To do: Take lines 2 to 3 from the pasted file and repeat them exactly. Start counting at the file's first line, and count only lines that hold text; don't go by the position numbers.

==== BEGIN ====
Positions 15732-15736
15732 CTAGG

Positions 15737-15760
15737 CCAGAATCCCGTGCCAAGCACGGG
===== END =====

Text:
15732 CTAGG

Positions 15737-15760